Regular airtime: Thursdays, 9pm ET (NBC)
Executive Producers: Mark Burnett and Donald Trump
| :. e-mail this article|
:. print this article
:. comment on this article
The Apprentice and America’s Next Top Model Season 2 mark the maturation of reality TV’s subjects. The shows’ celebrity masterminds, Tyra Banks and Donald Trump, have shifted the terms of a genre that for too long has encouraged gnawing at animal parts, mate-seeking, and endless displays of stupidity, selfishness, and dysfunction. Contestants are not just looking for prize money or fleeting fame: they’re looking for work.
True, the participators on The Apprentice and America’s Next Top Model are as desperate and ridiculous as any castaway, housemate, or bachelor/ette. The Apprentice‘s recently dismissed Sam was reviled as a pubescent-voiced schemer, an irritating Gollum in a three-piece suit; on Model, Shandi, the gawky Kansas City schoolmarm, apparently aches to doff her glasses and reveal the glam swan beneath. Yet, the rewards—a job with Trump, a modeling contract—give the competitions a refreshing pragmatism that befits the hostile job market of 2004.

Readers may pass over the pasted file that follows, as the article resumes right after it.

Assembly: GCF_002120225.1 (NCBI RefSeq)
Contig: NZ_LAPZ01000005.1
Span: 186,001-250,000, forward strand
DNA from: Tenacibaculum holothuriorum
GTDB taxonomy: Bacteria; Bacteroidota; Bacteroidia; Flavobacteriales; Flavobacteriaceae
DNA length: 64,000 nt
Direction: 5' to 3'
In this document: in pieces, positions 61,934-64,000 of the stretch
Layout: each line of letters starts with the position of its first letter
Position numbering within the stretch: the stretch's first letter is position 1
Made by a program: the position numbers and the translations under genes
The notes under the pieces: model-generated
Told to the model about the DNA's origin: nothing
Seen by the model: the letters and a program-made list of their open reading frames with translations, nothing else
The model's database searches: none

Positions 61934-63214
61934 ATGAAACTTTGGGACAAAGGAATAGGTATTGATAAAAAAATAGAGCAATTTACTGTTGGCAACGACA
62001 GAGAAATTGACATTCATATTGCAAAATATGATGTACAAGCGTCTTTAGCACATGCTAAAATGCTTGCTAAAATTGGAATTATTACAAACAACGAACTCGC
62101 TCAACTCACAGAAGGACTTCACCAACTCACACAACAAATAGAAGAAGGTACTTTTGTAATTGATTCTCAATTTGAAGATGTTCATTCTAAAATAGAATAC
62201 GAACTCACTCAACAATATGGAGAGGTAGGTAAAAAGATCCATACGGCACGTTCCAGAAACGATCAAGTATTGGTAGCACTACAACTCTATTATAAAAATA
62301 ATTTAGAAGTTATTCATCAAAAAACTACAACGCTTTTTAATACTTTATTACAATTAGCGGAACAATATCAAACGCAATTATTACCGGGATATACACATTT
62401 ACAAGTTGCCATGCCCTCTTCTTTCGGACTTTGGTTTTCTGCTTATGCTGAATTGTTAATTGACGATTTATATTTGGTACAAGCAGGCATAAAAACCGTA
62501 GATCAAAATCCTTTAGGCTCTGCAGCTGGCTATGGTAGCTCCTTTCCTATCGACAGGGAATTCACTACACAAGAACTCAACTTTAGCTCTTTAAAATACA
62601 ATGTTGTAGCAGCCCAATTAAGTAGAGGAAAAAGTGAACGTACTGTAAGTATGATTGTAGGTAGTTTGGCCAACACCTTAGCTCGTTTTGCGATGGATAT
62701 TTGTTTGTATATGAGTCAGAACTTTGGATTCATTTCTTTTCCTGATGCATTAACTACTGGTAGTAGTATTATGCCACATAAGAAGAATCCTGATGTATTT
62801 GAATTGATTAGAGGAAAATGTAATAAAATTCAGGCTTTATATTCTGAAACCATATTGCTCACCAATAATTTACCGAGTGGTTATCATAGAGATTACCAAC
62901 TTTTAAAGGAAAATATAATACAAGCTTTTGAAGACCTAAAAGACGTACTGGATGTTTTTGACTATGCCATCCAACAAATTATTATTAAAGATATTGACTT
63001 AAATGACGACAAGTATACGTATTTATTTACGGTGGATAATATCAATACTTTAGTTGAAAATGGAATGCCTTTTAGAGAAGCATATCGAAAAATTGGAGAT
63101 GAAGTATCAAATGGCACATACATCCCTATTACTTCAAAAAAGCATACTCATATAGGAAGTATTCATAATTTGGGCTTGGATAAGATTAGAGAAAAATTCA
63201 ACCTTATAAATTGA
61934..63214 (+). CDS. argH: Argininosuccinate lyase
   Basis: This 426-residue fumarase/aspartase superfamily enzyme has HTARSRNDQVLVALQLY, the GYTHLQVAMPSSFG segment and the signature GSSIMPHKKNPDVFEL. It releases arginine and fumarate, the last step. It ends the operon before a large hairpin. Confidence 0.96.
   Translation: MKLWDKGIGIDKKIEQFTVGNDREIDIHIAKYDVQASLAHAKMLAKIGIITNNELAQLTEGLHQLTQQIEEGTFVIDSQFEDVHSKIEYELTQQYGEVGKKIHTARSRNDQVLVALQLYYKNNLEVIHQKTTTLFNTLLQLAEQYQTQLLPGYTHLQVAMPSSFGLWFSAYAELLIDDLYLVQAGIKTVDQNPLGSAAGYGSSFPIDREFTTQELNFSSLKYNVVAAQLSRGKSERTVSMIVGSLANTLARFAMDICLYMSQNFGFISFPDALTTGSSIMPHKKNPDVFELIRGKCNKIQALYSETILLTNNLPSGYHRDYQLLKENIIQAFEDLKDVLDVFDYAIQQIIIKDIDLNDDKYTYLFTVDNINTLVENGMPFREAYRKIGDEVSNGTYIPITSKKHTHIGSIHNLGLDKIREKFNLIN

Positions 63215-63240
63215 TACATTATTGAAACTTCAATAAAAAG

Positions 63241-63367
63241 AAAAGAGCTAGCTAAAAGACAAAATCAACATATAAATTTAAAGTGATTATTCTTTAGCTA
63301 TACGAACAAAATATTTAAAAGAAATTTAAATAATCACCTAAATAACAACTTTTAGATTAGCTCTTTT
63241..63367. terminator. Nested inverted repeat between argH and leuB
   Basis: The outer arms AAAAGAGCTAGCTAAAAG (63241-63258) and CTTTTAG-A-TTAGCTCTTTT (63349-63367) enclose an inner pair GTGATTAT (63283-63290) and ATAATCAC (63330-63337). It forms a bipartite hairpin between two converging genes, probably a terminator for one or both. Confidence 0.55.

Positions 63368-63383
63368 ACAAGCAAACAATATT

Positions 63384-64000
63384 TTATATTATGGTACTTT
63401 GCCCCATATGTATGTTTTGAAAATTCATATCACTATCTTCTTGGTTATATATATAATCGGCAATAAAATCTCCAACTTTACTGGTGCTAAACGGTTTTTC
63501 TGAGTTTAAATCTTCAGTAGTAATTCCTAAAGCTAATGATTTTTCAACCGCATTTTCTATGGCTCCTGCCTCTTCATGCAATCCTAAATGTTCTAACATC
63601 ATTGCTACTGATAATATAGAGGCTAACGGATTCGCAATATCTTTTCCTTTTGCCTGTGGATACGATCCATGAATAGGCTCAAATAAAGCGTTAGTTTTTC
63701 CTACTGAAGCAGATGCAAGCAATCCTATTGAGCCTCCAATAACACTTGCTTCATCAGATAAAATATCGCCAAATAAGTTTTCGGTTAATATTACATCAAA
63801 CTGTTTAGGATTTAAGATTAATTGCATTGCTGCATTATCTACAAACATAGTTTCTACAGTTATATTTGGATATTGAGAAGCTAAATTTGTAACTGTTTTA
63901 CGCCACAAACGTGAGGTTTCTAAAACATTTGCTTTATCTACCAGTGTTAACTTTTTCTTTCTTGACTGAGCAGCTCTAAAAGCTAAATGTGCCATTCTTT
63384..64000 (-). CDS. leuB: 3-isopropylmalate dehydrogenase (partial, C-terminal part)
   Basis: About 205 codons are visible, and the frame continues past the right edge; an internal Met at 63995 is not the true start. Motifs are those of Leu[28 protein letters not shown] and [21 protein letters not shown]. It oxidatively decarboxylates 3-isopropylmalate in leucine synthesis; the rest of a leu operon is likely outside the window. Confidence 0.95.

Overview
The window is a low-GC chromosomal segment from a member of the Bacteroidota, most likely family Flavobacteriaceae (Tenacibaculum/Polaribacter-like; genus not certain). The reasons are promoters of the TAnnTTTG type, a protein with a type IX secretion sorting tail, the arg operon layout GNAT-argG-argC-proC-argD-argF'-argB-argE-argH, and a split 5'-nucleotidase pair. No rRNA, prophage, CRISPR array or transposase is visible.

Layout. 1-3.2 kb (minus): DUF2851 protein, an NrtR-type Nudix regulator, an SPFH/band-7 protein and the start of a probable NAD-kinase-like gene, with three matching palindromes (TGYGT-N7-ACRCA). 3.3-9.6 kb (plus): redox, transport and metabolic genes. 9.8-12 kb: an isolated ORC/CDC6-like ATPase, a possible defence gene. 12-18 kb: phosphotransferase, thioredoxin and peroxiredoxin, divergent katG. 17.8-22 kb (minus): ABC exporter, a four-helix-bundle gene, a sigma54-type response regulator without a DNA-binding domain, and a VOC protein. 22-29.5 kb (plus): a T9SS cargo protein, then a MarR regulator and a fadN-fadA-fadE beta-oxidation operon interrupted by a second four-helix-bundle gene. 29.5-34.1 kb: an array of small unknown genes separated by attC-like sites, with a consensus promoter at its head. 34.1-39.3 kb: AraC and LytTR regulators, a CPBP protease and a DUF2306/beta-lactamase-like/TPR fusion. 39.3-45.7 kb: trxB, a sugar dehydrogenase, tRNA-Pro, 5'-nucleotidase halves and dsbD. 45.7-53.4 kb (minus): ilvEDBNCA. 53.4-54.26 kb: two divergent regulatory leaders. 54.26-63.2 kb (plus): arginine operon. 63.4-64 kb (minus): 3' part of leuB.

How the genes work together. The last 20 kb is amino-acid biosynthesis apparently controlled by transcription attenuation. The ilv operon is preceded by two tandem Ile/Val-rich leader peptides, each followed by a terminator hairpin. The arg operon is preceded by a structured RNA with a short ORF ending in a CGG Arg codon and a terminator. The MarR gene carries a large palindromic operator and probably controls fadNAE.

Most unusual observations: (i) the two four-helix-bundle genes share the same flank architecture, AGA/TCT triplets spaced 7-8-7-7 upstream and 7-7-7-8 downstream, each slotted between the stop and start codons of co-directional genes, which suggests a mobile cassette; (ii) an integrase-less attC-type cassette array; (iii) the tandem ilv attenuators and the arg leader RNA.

This approach also serves the interests of Banks and Trump, re-actualizing their own celebrity in ways quite different from Jessica Simpson or Richard Hatch. Rather than exposing the icky details of their domestic lives or submitting to humiliating contests, these “hosts” get to strut within their professional milieus. Like Botticelli’s Venus, Banks first appears out of nowhere on the windswept U.S.S. Intrepid; this supermodel-turned-mogul watches over her charges like a sassy sister-friend with words of encouragement (“Y’all fly!”) and wisdom (“You have to live, breathe, and eat this.”).
The Donald, by contrast, makes frequent check-in calls from his cross-town helicopter, calling himself “the world’s worst boss,” a somewhat lovable patriarch lurking in dark-mahogany boardrooms and his Babylonian penthouse. “You have to want the Trump lifestyle,” wannabe apprentice Kristi remarks, eyeing the 24-karat toilet flushers in his Trump Tower palace. Unlike, say, Simon Cowell, Banks and Trump present themselves as sympathetic, inspiring mentors, having worked their way up sky-high ladders.